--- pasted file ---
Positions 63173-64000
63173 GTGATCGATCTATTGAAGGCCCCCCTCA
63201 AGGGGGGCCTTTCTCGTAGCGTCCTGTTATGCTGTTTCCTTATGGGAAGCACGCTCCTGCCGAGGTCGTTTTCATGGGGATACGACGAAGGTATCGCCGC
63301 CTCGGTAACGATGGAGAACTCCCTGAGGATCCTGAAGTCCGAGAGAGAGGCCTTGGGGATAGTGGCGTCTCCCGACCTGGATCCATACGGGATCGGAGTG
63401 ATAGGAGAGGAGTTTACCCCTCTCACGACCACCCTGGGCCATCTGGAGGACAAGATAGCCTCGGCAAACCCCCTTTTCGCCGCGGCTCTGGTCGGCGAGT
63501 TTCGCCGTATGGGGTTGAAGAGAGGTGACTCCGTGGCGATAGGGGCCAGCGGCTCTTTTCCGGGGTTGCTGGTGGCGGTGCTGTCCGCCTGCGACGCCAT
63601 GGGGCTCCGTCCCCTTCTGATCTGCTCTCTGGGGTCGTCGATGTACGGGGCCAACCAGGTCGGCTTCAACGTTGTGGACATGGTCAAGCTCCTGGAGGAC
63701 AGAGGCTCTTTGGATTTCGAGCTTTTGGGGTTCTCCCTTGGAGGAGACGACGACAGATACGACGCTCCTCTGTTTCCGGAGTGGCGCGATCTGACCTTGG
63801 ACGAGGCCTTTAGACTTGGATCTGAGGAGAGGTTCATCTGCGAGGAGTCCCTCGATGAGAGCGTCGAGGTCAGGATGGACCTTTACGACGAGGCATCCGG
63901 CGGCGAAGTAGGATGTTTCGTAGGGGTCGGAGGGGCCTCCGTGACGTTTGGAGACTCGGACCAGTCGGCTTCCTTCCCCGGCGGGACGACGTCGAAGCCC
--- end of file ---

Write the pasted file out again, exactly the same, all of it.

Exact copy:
Positions 63173-64000
63173 GTGATCGATCTATTGAAGGCCCCCCTCA
63201 AGGGGGGCCTTTCTCGTAGCGTCCTGTTATGCTGTTTCCTTATGGGAAGCACGCTCCTGCCGAGGTCGTTTTCATGGGGATACGACGAAGGTATCGCCGC
63301 CTCGGTAACGATGGAGAACTCCCTGAGGATCCTGAAGTCCGAGAGAGAGGCCTTGGGGATAGTGGCGTCTCCCGACCTGGATCCATACGGGATCGGAGTG
63401 ATAGGAGAGGAGTTTACCCCTCTCACGACCACCCTGGGCCATCTGGAGGACAAGATAGCCTCGGCAAACCCCCTTTTCGCCGCGGCTCTGGTCGGCGAGT
63501 TTCGCCGTATGGGGTTGAAGAGAGGTGACTCCGTGGCGATAGGGGCCAGCGGCTCTTTTCCGGGGTTGCTGGTGGCGGTGCTGTCCGCCTGCGACGCCAT
63601 GGGGCTCCGTCCCCTTCTGATCTGCTCTCTGGGGTCGTCGATGTACGGGGCCAACCAGGTCGGCTTCAACGTTGTGGACATGGTCAAGCTCCTGGAGGAC
63701 AGAGGCTCTTTGGATTTCGAGCTTTTGGGGTTCTCCCTTGGAGGAGACGACGACAGATACGACGCTCCTCTGTTTCCGGAGTGGCGCGATCTGACCTTGG
63801 ACGAGGCCTTTAGACTTGGATCTGAGGAGAGGTTCATCTGCGAGGAGTCCCTCGATGAGAGCGTCGAGGTCAGGATGGACCTTTACGACGAGGCATCCGG
63901 CGGCGAAGTAGGATGTTTCGTAGGGGTCGGAGGGGCCTCCGTGACGTTTGGAGACTCGGACCAGTCGGCTTCCTTCCCCGGCGGGACGACGTCGAAGCCC